Another very common objection to graded readers is that they are not ‘authentic’ (e.g. Honeyfield, 1977). Supporters of this notion suggest that learners should read authentic literature because then they can appreciate the beauty of the language and more directly access the ideas the writer is trying to convey. Moreover, they suggest that simplified materials do not faithfully represent the language naturally and deny the learner the opportunity to meet ‘natural language’. There is no question that a simplified Jane Eyre is not the same as the original, but it was never intended to be. The call for authenticity argument misses several important points. Firstly, the definition of ‘authentic’ means ‘written for an intended audience’ and by virtue of this definition graded readers, which are written especially for second language learners, are therefore ‘authentic’ in and of themselves. Widdowson (1976) has shown that authenticity is a result of the relationship between the reader and the text, not of the text itself. He also points out that it is “impossible” for unsimplified text to be authentic in a second language context simply because the learners are outside the community for which the text was intended (Widdowson 1998: 711). He therefore advocates that authentic text has no place in the language classroom as it will never be authentic. Rather he suggests that appropriate texts be selected for learners, not simply authentic ones.
We should not consider Literature as something that is to be kept pure and untouchable to be accessed only in the original, but as one whose lessons and insights can be faithfully re-presented and re-packaged for a different audience. As the saying goes “there are horses for courses”. The very popular Reader’s Digest has done this for years for English speakers and there is no reason that this same philosophy should not be extended to non-natives. Moreover, coursebooks, exercise practice books and even teacher language are graded to different ability levels and it seems unfair to single out graded readers for criticism.
We can take this argument further by suggesting that it is not necessary that language teaching (or in a wider sense graded readers) be a mirror of the unsimplified language, in fact it can never be. By trying to faithfully reflect unsimplified language, graded reader authors are trying to create something that cannot be (re-) created. We have to understand that the EFL classroom and EFL materials are not and never will be authentic examples of “real English”. We can only ever approximate and as Widdowson said because we are removing it from its natural environment this naturally de-authenticizes it.
It is important to keep in mind the notion that EFL means English as a foreign language or English for foreign language learners. This is not the same as teaching English to foreign learners. Teaching English to foreign learners assumes that “English” remains a constant, definable whole where in fact it is a movable feast with various accents, dialects and so forth spread around the world. One could therefore argue that there is no one thing called “English” – there are only variants of one vague common core.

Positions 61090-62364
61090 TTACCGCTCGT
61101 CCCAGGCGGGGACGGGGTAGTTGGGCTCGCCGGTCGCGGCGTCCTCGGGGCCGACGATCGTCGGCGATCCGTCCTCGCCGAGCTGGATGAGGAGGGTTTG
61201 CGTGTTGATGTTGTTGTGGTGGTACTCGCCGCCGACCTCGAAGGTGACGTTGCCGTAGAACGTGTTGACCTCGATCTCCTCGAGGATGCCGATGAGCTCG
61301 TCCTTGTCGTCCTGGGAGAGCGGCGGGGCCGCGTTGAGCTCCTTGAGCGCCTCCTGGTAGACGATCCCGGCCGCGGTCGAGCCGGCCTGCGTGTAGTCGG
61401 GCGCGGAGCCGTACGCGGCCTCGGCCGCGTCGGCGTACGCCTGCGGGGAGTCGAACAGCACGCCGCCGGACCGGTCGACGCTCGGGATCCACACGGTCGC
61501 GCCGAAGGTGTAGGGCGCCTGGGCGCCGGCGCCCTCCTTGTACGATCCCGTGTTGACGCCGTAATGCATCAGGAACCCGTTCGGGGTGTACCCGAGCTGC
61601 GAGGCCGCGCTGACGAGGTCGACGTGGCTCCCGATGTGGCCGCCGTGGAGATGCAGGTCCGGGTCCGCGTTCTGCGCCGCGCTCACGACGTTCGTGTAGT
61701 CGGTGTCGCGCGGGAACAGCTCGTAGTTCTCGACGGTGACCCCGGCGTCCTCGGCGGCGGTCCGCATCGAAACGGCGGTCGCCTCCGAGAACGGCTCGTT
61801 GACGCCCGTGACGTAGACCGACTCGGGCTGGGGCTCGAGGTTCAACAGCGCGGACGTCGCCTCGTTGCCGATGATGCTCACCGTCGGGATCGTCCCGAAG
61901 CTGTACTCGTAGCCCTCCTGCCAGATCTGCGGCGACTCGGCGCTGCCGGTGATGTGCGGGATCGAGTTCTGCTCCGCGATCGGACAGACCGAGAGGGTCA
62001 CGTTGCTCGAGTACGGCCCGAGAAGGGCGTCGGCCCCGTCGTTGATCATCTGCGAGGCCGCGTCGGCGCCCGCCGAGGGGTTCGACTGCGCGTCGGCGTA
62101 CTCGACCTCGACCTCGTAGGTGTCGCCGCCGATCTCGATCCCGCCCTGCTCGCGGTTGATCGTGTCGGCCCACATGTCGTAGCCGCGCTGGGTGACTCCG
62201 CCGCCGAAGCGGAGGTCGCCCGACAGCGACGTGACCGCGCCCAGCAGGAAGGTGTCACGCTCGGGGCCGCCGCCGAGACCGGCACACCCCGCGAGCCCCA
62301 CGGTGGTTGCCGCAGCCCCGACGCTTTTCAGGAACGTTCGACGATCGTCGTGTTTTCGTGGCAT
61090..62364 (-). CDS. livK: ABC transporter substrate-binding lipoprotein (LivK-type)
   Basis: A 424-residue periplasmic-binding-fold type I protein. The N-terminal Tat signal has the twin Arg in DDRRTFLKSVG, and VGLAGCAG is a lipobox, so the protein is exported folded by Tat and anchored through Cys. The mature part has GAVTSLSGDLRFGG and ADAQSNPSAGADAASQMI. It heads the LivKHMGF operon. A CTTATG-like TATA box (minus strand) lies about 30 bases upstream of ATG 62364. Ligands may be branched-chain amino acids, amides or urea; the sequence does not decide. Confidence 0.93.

This implies two things for foreign language learning and the writing of graded readers. Firstly, we cannot use graded readers to represent “the English language” at least in an “authentic” sense. We can however use common elements of English usage and vocabulary and the recurring patterns that occur within the various Englishes of the world. Secondly, it implies that no one owns “English”. Moreover, learners with different mother tongues will see the foreign language from very different perspectives and what may be “foreign” for one learner of English may not be “foreign” to another, or even completely alien to another. The notion “foreign” refers to its relationship with a mother tongue and speakers of each language will have a different view of what “foreign” means – the one from their perspective. For example, English as a foreign language for Spanish learners of English is different from English as a foreign language for Malays because they are looking at the same object – English – from different bases. The grammar, cultural assumptions, discourse styles, pragmatics, pronunciations and so on of the two first languages are vastly different, not to mention their vocabularies.
We can thus see that there is no one single unified English as a foreign language either. There is English as a foreign language for Malays, English as a foreign language for speakers of Hangeul and English as foreign language for French speakers and so forth. Therefore, when writing graded readers we can only ever make the forms of English available to foreigners within their own contexts of use as their version of English as a foreign language. Moreover the language we present should be to provide them with the tools to create their own version of English as Foreign language. It can never be ‘real’ English.